Gallup polling over the course of the last 50 years measures the trajectory of how blacks and whites view one another. Since Gallup started recording data on race relations in 1963, the trend has been an undeniably positive one.

In June of that year, respondents were asked “do you think that blacks have as good a chance as white people in your community to get any kind of job for which they are qualified?” Only 39 percent said that they were, while 48 percent said that they were not. The next time they asked that question, in June of 1978, that result had flipped with 67 percent of respondents saying that African-Americans were qualified for and had access to whatever opportunities they chose to seek while just 24 percent disagreed. Though the number has fluctuated throughout history, today between 71 and 79 percent of Americans think blacks have “as good a chance” as white people to have access to the career of their choice.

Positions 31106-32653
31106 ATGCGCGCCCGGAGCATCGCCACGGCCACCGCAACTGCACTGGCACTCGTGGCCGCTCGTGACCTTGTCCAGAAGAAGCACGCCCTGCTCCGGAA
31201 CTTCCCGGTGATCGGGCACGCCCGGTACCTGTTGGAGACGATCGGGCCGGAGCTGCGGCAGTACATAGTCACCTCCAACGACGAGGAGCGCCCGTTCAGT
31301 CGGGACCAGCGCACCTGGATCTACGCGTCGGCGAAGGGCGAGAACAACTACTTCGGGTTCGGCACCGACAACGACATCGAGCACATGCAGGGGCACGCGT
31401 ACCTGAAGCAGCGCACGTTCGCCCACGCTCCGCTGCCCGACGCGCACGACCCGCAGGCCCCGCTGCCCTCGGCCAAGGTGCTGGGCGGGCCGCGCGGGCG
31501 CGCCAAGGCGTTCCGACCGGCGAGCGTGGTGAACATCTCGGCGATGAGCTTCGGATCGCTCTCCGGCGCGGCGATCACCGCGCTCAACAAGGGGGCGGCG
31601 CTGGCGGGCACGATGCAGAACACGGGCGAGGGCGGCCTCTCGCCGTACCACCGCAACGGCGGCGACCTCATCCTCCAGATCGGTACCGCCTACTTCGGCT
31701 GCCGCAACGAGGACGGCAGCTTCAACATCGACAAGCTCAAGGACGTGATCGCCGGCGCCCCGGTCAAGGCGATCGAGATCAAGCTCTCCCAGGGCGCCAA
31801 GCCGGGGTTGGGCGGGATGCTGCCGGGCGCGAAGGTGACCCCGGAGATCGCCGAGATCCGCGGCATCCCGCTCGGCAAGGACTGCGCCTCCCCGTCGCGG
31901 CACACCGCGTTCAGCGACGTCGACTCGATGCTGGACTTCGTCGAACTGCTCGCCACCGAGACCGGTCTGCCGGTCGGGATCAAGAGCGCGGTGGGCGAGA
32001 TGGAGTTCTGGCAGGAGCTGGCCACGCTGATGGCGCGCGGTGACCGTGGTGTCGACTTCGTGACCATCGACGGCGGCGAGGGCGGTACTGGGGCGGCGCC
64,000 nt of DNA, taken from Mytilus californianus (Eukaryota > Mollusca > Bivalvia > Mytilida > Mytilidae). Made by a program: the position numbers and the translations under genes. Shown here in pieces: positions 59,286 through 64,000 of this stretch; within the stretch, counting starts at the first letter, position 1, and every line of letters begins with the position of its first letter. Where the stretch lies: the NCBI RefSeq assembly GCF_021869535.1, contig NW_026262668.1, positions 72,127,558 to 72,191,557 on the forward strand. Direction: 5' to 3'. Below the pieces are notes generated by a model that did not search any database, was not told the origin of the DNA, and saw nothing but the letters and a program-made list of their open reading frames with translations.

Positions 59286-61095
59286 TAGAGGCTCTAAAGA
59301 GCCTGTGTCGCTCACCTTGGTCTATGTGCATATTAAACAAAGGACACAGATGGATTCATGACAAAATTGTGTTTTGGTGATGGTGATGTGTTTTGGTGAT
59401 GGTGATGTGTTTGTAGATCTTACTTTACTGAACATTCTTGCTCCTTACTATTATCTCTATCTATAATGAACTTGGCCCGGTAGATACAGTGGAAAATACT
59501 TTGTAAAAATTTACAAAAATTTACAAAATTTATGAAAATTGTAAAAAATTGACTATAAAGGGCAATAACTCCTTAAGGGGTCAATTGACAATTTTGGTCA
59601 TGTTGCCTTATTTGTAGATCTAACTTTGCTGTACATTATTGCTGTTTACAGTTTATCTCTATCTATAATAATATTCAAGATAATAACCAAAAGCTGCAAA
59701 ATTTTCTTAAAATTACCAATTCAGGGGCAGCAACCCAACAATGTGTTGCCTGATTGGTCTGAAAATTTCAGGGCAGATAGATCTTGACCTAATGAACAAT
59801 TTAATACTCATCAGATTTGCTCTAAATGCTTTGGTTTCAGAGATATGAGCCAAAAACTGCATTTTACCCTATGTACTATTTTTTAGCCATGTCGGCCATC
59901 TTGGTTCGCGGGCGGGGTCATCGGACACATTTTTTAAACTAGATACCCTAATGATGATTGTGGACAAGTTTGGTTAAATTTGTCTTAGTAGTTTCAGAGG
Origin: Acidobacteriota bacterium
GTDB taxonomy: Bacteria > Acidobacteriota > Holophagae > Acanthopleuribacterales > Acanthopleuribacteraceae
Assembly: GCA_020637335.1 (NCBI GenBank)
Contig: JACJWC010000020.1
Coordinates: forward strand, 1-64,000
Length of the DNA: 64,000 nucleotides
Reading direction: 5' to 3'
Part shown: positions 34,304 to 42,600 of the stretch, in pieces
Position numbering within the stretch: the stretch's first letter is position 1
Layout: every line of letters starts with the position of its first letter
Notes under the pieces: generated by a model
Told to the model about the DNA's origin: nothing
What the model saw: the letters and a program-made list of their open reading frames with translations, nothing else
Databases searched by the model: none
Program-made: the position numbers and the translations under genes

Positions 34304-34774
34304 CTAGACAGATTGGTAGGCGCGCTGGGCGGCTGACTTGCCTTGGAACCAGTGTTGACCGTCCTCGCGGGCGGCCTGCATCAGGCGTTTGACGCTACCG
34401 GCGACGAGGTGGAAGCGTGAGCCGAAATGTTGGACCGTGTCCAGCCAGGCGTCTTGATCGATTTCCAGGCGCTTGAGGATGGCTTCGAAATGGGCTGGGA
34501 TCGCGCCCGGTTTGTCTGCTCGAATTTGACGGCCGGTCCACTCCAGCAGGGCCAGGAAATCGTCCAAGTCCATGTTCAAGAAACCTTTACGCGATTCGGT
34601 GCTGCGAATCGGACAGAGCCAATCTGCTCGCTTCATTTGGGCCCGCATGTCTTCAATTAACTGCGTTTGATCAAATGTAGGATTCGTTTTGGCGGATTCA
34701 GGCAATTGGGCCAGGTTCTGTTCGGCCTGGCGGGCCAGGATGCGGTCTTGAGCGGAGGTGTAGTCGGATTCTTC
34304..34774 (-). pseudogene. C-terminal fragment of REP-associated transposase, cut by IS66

Another dramatic shift can be observed in how Americans think “civil rights for blacks have changed in this country.” In 1995, in the wake of the verdict in the trial of O.J. Simpson, only 32 percent of Americans said that civil rights for blacks had “greatly improved” while 51 percent said civil rights had only improved “somewhat.” In August, 2011, 50 percent said that civil rights for blacks had “greatly improved” with 39 percent qualifying that improvement with “somewhat.”

In 2011, a full 76 percent of Americans believe that “new civil rights laws” are “not needed” to advance racial equality. Just 21 percent said that they were – down dramatically from